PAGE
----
Dancing Between Jihlava and New York

Denisa Musilová, photo: Dáša Kubíková / Czech Radio

Denisa Musilová is a successful performing artist and choreographer with experience from the world-famous Baryshnikov Arts Centre. After studying contemporary dance at the Duncan Centre Conservatory in Prague, she spent several years working and dancing in Israel and was then invited to New York. She now divides her time between a small Czech town and the Big Apple.

Denisa Musilová has an infectious laught that is impossible to resist. She was born and raised in Jihlava, a small town of some 50 thousand inhabitants about 80 miles south-east of Prague. Her way to performing art was not straightforward. After graduating from a secondary vocational school specializing in accounting, she trained at the Duncan Centre Conservatory in Prague that focuses on contemporary dance. Then she decided to spend a summer working at a kibbutz, but ended up staying for seven years. It was in Israel that she started performing seriously:

“It was a bit of a coincidence and a stroke of luck. I was working there and dancing when I met a choreographer, who also worked in New York. She invited me to move there, so I did.”

Denisa stayed in New York for ten years. Like most performing artists, she combined her artistic work with occasional jobs first in bars, later as an administrative assistant at the Czech Mission at the UN. She managed to find time to study History of Art at the Fashion Institute of Technology. It was a very intensive period of her life. It happened that one day Denisa and her colleagues got noticed by Mikhail Nikolayevich Baryshnikov, a legendary Latvian-born American dancer, choreographer, and actor. They were invited to perform at the Baryshnikov Arts Centre:

New York,  photo: Pexels,  CC0

“He came to see our performance. His wife, who was a curator at a small theatre first asked us to create a small performance for her show. Mikhail Baryshnikov then commissioned us to make a piece for his Centre. He also invited us to perform at the Ringling/Baryshnikov Festival in Florida.”

Having an artist visa for New York is a privilege, but a limited one. Your job opportunities outside performing or show business are limited, competition is fierce:

“You need to know people. They are from all over the world and they become your best friends. You are all in the same boat, so, you help each other. I am sure those friendships will last forever.”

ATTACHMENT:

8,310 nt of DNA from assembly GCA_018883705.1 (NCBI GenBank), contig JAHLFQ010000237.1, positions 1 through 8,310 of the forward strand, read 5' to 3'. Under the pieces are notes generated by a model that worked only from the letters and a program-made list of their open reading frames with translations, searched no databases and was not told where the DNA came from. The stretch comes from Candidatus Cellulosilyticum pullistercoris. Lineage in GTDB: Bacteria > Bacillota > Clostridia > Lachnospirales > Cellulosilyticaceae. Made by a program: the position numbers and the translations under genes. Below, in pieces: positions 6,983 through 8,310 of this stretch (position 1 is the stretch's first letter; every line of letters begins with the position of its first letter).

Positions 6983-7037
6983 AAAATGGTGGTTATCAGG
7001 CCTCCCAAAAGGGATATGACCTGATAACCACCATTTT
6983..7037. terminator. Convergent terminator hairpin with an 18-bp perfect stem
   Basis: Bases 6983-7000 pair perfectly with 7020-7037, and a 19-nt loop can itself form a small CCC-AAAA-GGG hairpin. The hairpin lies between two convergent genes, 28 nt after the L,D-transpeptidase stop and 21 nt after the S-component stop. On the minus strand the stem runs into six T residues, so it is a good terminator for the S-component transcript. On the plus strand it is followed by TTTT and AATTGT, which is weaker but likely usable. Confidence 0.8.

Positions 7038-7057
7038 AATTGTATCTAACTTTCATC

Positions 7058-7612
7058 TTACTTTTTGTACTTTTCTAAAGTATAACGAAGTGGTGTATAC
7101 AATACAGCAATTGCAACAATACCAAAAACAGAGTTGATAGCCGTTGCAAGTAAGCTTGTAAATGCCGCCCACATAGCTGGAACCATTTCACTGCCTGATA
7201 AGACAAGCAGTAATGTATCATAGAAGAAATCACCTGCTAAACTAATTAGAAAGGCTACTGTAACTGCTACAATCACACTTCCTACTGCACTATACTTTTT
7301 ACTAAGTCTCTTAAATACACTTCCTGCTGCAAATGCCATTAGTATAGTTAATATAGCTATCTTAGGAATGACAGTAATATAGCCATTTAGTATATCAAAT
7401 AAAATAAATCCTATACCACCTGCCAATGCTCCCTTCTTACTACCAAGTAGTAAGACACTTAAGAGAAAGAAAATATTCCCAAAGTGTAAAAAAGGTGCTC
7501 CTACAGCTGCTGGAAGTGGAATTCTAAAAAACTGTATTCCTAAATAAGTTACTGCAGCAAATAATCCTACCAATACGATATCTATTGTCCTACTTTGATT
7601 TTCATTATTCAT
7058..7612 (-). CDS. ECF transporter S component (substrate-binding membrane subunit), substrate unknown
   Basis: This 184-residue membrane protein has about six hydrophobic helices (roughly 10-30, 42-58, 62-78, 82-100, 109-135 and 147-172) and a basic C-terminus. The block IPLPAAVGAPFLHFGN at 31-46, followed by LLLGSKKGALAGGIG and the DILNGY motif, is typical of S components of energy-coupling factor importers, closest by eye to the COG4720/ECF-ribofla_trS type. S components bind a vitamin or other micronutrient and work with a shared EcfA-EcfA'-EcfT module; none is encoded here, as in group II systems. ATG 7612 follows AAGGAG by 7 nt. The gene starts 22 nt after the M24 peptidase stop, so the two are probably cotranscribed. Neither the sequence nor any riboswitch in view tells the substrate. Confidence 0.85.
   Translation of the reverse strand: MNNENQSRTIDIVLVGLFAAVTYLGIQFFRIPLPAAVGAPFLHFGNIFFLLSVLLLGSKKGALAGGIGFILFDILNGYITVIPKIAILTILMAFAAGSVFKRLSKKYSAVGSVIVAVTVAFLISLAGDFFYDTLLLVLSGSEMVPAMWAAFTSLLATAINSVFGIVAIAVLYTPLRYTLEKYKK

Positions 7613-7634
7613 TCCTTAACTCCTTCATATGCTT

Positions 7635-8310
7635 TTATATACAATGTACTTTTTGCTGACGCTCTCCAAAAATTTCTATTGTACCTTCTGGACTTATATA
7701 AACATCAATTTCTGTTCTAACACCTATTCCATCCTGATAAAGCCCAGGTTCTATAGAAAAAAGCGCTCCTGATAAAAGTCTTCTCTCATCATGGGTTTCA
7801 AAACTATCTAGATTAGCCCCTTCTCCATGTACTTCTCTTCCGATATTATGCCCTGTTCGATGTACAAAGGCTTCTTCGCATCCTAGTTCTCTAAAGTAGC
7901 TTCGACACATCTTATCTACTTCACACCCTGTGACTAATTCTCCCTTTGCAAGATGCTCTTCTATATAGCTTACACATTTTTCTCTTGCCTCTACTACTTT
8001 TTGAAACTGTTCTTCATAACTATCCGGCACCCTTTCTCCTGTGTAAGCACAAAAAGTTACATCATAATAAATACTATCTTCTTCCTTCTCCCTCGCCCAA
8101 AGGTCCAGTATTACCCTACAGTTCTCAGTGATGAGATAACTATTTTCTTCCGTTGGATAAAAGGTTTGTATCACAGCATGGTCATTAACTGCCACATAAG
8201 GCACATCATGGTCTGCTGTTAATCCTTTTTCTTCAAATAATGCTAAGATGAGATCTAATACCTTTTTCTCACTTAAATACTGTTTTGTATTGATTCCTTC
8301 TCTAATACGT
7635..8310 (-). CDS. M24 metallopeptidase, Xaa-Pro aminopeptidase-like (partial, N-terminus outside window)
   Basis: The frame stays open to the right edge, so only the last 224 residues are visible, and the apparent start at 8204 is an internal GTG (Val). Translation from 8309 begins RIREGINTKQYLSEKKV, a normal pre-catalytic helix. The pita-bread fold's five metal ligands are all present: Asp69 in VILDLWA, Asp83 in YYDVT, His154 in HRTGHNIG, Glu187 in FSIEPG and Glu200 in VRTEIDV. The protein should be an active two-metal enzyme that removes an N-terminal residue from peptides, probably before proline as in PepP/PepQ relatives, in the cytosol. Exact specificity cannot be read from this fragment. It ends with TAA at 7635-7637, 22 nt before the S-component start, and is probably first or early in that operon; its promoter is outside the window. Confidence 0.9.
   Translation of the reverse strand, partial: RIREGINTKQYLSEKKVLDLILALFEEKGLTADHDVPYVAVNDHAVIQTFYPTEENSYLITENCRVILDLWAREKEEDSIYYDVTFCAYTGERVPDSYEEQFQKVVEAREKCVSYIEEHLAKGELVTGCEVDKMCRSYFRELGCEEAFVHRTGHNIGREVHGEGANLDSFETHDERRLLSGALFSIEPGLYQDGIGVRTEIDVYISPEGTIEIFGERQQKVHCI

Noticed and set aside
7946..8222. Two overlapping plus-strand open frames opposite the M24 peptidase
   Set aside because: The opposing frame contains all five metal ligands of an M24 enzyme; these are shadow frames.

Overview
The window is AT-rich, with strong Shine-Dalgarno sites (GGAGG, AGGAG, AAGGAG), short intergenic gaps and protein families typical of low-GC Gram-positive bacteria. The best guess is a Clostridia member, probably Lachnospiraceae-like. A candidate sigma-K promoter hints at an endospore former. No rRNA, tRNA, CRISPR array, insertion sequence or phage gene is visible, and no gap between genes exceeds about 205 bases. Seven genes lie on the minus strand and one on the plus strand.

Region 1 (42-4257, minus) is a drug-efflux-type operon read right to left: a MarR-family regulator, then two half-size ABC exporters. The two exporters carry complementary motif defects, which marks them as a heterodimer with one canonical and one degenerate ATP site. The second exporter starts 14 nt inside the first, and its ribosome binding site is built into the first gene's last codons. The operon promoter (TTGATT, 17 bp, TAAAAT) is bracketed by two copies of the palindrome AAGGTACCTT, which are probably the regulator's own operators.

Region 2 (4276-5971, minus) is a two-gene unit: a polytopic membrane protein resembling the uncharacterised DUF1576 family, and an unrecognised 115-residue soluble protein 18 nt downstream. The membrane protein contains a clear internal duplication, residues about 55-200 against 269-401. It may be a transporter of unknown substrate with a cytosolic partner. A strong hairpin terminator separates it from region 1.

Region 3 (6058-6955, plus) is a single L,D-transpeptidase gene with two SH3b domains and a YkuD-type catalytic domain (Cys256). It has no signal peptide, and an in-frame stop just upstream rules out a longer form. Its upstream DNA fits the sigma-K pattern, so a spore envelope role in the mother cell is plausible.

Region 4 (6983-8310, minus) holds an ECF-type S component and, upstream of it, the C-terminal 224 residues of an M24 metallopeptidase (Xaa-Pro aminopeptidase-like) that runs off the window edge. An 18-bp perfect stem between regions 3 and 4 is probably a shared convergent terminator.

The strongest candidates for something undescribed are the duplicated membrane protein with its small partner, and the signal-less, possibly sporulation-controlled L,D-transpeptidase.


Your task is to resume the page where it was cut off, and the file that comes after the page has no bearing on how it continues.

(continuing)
Denisa is in touch with her friends and former colleagues who are trying to survive the COVID-19 pandemic in New York City, although many of them have left since there are virtually no work opportunities. Being from Jihlava means security for Denisa in these hard times:

“I am employed by the local theatre doing educational programs: children’s workshops and classes. I am also a guest choreographer for directors who come here when they need some kind of movement in their plays.”

With her experience from New York, Denisa can compare what it is like for performing artists in the Czech Republic and America:

Jihlava,  photo: Archive of Radio Prague

“It is never easy for freelancers, wherever they work. You just go from job to job, have very little security. But here in the Czech Republic, you can at least rely on the social system, there is nothing like that in the US. But if I were to talk about the theatre here in Jihlava, where I am working right now, I think some actors do not even realize how lucky they are. I am sure it is hard work to rehearse and act in play after play, to learn all these texts. But they have a regular salary coming, you can do your art and you have some stability.”

Nevertheless, staying in Jihlava full time is not for Denisa. She hopes she will be able to return to New York again and perform there:

“I tried to find some stability in my life, but I have concluded that it is not for me. I think I will always be on the move. Both in art and physically.”

Denisa gives another infectious laugh. Obviously, she does not want to leave her town completely, but she has other plans, too.